Specialisation refers to training with a narrow focus, directly linked to the actions and movements used within a sport itself. There has long been a debate as to what age youth athletes should start specialising, if at all. However, I feel that “age” is a bit of a loose term. It provides no real insight into an athlete, of any biological age, experience or sport. Specialising, in a strength and conditioning scenario, should closely link to training age.
What is Training Age?
Training age refers to the amount of time and exposure an athlete has had to structured, coached and progressive training. It has nothing to do with chronological or biological age. For example, you may have an 18 year old and a 32 year old with the exact same exposure to structured training. Whether this is 0 or 5 years experience is irrelevant. To me, they should be treated the same (within the context of exercise selection and programming).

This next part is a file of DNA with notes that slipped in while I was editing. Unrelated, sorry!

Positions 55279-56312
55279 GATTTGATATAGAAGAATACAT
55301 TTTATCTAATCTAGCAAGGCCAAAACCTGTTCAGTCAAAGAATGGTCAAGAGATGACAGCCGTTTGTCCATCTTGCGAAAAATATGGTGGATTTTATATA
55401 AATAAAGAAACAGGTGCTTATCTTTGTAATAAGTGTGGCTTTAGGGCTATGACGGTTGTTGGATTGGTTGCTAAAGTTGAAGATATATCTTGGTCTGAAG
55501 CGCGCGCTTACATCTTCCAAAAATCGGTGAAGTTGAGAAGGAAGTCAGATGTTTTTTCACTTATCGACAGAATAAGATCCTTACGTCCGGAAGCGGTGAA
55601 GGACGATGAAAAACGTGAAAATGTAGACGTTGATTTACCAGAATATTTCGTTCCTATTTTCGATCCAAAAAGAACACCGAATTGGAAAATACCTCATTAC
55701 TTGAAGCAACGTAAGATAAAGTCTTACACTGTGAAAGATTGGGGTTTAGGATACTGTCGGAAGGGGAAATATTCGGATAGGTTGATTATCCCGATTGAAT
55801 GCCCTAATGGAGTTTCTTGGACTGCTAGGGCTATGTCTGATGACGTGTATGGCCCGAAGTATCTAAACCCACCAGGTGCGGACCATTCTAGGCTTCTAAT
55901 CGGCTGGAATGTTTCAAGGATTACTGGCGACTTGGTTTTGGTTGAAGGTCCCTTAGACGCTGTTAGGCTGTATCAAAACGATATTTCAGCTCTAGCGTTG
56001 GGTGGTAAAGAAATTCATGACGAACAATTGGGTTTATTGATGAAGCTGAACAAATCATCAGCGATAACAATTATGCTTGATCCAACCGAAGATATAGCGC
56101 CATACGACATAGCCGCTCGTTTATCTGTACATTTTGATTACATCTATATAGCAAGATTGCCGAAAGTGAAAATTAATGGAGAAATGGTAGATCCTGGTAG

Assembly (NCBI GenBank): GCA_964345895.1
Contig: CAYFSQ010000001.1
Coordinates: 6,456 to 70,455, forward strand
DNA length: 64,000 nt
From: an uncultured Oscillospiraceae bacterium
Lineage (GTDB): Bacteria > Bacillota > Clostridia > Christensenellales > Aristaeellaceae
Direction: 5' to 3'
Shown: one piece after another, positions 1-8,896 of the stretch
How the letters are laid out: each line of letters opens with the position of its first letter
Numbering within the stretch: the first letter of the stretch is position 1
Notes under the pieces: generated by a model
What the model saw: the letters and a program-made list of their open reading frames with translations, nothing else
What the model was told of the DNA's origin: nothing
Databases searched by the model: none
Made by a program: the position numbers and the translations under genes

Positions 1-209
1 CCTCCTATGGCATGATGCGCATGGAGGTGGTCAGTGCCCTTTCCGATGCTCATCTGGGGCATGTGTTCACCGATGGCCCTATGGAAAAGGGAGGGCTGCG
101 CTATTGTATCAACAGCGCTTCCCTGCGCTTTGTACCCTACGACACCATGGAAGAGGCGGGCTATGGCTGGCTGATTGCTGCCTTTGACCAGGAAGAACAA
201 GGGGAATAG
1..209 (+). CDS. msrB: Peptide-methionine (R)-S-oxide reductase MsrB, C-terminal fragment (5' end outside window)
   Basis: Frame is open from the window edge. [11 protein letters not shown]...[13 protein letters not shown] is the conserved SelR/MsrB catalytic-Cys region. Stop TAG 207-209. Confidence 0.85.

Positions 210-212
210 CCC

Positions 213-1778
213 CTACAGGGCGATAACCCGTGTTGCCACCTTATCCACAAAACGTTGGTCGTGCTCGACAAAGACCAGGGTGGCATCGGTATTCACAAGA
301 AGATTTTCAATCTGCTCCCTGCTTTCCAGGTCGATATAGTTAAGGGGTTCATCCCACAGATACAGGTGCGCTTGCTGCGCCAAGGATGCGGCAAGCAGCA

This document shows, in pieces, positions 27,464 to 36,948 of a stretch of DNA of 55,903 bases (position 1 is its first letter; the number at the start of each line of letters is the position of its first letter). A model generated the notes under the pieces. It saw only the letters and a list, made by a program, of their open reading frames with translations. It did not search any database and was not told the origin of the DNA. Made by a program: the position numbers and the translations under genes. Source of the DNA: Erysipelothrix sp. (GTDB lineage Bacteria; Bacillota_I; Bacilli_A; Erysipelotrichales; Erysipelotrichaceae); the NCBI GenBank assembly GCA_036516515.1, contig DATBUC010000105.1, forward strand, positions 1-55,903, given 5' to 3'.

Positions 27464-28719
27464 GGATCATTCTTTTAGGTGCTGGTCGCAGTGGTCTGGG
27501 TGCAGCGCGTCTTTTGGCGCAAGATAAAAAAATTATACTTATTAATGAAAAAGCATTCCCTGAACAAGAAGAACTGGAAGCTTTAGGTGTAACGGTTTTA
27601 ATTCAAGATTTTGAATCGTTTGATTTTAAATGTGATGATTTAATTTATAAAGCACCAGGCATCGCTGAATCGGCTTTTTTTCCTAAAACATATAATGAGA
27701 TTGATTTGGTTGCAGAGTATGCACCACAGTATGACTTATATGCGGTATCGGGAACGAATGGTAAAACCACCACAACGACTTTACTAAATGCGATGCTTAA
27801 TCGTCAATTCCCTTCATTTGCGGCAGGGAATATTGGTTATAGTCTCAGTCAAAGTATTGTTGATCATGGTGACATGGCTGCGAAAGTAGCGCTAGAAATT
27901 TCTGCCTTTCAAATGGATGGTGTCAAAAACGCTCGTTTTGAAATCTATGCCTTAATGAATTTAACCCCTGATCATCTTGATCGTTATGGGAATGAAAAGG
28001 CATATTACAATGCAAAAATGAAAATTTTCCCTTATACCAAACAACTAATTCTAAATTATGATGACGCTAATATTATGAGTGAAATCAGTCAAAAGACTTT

Bondarchuk’s Exercise Classification System
A great way to understand how to apply programming to athletes with different training ages is Bondarchuk’s exercise classification system. Athletes with lower training ages with get the most benefit from general physical preparedness. In contrast, a more experienced athlete will require greater levels of specialised training. This is due to the law of diminishing returns. The more development achieved, the greater the stimulus required to continue that progress.
It is important to mention that while athletes with higher training ages need greater specialisation, things must still be simple. You want to provide the greatest return from the most basic and manageable approach.
What Does this Mean For Training?
Whether I am working with a Strength and Conditioning Client or Personal Training in Surrey, training will be based on prior experiences. This means that the majority of people will sticking to the basics! Push, pull, squat, hinge, rotate, jump and land. You can go a long way while still mastering the basics!